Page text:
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A Gallant Evening

Severance Hall
01/13/2011 -  & January 14, 15, 2010
Richard Wagner : Overture to Tannhäuser
Robert Schumann : Piano Concerto in A minor, Opus 54
Richard Strauss : Ein Heldenleben, Opus 40

Radu Lupu (piano)
William Preucil (solo violin), The Cleveland Orchestra, Franz Welser-Möst (conductor)

F. Welser-Möst (© Peter Fischli)

Music director, Franz Welser-Möst, returned to the podium here for his first visit of 2011, but his familiarity with the orchestra and the chosen selections paid off in a seamless performance. While the audience welcomed him warmly, there was a wide range of emotions in the almost full hall, ranging from sonambulance to tears and generally crabby people who seemed to snap at perfect strangers over absolutely nothing. The rousing opening selection, the Overture to Tannhäuser is a concert piece that stands on it’s own, even if one knows nothing about the eponymous opera. The opening horns were eloquent, answered by the lower strings. Steadied by the conductor, the violins sounded clear and bright as the music danced between strings and woodwinds, with the brief violin solo, played by assistant concertmaster, Yoko Moore, a standout. As the piece wound to a close, the horns, again, were lovely, but the trombones that joined them sounded a bit strident and the volume escalated to an almost uncomfortable level.

While the stage was being reconfigured, my companion, who has heard the Cleveland Orchestra on several previous occasions commented with surprise that, “Tonight, the orchestra seemed to change, with a 'Germanic' sound, quite like the Vienna Philharmonic”, and as she discussed it with me, I agreed. This group works with whomever is directing them as few others do, which really enables them to successfully handle a wide variety of music within a single program.

The second selection was the Piano Concerto, the only one Schumann composed, guided by his wife, Clara, a virtuoso pianist who played the piece in concert numerous times. Radu Lupu, the Romanian soloist, made his American debut with the Cleveland Orchestra in 1972 and has performed here more than 40 times, the last time being two years ago. Things looked different the moment the stage was set. Podium positioning, to the soloist’s left and in the center of the piano, his back completely to the instrument, left Mr. Lupu entirely on his own, and in truth, Maestro Welser-Möst didn’t appear to give him a second glance from the time he sat down until the end of the piece. The entire tone of the concerto was loose and relaxed, with Mr. Lupu sitting in a regular chair, not on a bench, and dressed in solid black. During the rests in the piece, he sat back, dangled his arms and looked around at the members of the orchestra. His playing was quiet, his hands close to the keyboard, almost like he was sitting down to run through a few etudes. Given the lyrical tone of the piece, the style worked and served to draw the listener in so as not to miss a single note.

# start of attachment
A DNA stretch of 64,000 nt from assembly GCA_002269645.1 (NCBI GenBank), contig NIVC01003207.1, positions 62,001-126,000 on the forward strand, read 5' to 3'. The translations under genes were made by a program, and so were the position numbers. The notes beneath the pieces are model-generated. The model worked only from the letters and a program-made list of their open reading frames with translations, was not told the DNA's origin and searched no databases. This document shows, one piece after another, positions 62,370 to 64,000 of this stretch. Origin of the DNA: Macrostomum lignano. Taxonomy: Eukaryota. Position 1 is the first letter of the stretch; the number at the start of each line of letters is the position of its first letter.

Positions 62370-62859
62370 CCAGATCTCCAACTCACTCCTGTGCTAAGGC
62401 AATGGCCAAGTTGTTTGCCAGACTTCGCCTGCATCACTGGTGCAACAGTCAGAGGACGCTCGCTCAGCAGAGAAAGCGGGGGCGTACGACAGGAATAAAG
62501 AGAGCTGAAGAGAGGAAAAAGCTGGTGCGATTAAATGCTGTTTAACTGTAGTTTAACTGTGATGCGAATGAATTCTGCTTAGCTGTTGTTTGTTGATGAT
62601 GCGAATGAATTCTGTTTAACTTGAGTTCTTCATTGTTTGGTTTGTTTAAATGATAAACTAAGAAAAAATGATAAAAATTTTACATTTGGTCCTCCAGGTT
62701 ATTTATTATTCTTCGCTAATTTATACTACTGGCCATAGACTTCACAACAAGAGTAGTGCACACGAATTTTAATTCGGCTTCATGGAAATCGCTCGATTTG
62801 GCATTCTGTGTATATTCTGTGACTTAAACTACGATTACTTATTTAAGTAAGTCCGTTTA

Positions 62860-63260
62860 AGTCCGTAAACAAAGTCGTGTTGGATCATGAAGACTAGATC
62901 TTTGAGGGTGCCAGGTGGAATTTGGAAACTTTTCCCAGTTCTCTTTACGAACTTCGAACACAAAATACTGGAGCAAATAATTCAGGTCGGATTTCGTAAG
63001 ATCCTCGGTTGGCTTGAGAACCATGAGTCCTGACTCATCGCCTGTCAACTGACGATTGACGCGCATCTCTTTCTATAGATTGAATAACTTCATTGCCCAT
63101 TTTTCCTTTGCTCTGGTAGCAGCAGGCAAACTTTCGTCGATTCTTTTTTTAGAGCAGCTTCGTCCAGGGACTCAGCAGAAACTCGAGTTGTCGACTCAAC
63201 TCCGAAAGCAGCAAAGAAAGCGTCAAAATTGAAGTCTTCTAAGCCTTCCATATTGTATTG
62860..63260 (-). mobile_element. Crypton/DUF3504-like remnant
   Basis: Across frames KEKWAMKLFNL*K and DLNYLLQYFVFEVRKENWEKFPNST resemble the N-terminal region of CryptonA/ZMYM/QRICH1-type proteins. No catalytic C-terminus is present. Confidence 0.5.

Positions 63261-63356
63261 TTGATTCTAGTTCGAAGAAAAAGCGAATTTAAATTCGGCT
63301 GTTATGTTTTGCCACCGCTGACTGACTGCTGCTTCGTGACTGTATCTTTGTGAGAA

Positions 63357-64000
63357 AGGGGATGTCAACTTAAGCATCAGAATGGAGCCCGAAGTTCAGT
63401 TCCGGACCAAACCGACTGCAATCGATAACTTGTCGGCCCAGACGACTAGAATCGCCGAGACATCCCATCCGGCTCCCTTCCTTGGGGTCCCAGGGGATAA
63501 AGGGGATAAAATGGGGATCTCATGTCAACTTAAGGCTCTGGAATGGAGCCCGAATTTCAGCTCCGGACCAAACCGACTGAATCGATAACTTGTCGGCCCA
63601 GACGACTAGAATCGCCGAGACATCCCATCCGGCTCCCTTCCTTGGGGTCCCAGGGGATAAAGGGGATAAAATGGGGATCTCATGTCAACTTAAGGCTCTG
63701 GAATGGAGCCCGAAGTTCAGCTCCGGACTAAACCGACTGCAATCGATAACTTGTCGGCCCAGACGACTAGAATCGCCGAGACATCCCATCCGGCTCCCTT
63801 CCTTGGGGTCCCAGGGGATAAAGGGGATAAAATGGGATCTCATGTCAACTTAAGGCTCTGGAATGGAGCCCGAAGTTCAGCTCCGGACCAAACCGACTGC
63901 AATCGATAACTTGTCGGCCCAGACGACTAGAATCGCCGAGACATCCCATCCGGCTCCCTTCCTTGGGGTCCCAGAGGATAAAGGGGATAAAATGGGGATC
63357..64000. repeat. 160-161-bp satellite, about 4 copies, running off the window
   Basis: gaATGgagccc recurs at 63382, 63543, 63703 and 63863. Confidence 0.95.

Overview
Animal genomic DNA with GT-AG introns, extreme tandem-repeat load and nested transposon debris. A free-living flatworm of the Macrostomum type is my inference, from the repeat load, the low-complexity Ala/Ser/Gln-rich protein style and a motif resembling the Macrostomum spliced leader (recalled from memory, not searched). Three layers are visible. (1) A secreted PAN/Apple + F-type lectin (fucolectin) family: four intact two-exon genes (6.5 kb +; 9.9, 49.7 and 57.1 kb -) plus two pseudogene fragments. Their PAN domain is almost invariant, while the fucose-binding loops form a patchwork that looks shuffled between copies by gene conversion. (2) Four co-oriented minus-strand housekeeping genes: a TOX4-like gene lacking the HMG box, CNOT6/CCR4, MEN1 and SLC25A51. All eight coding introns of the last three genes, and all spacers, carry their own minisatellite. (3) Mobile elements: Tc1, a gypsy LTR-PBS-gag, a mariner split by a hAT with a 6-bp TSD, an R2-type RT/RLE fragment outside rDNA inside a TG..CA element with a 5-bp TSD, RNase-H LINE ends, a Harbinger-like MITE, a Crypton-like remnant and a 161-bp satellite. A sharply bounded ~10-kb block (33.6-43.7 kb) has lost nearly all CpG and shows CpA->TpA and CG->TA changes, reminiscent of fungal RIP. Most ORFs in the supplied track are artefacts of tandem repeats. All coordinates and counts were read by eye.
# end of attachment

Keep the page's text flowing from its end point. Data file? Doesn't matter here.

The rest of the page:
Ein Heldenleben has a long history with this orchestra, dating from 1928 to last season’s Blossom Festival and tour. Few pieces from the late Romantic period inspire as much controversy as this one. Strauss, at age 34, was described as an egotist for portraying himself as a hero, but he neatly countered by saying that he “found himself as interesting a subject for study as Nero or Napoleon”! The tone poem requires a very large orchestra and the sound produced ranged from piquant to a deafening triple forte. All six movements-although the piece is played through without pause-were listed for the audience's edification, despite the composer’s request that the names be omitted from the scores. The straight E-flat major tonality vied throughout with odd tonalities and disappearing key centers. The highlight of the piece was the melodic violin solo of the third section, played by the orchestra’s concertmaster, William Preucil. Beginning gently as a long, accompanied cadenza, it foreshadows a theme that will be fully developed later. Mr. Preucil was a master of his instrument, always playing in perfect control, the double-stops anchoring and grounding the line. He took his own pace, while the orchestra waited, ending with pianissimo notes exquisite in their perfection. The “Battlefield” music ranged from marshal to jarring with the sweet sound of the strings getting swallowed up by the trumpet fanfares. Strauss “borrowed” from himself in the fifth section, as we heard snippets from Also sprach Zarathustra, Death and Transfiguration, Don Quixote, and the opera Guntram, and two of his songs, Befreit and Traum durch die Dämmerung. Sometimes they’re played so that each can be clearly determined and at other times, they overlap in simultaneous layers. The final movement begins with a quick, descending E-flat triad, and then a new theme featuring harp, English horn, bassoon and strings. Previous themes buffet against it and once again, the music swells followed by the English horn in a pastoral interlude (this expressively played by Robert Walters). We then hear the triad develop into the theme hinted at in the earlier violin cadenza and the final brass fanfare. One either loves or hates this work, and judging by the number of audience members on their feet, the former was the overwhelming consensus.

Suzanne Torrey



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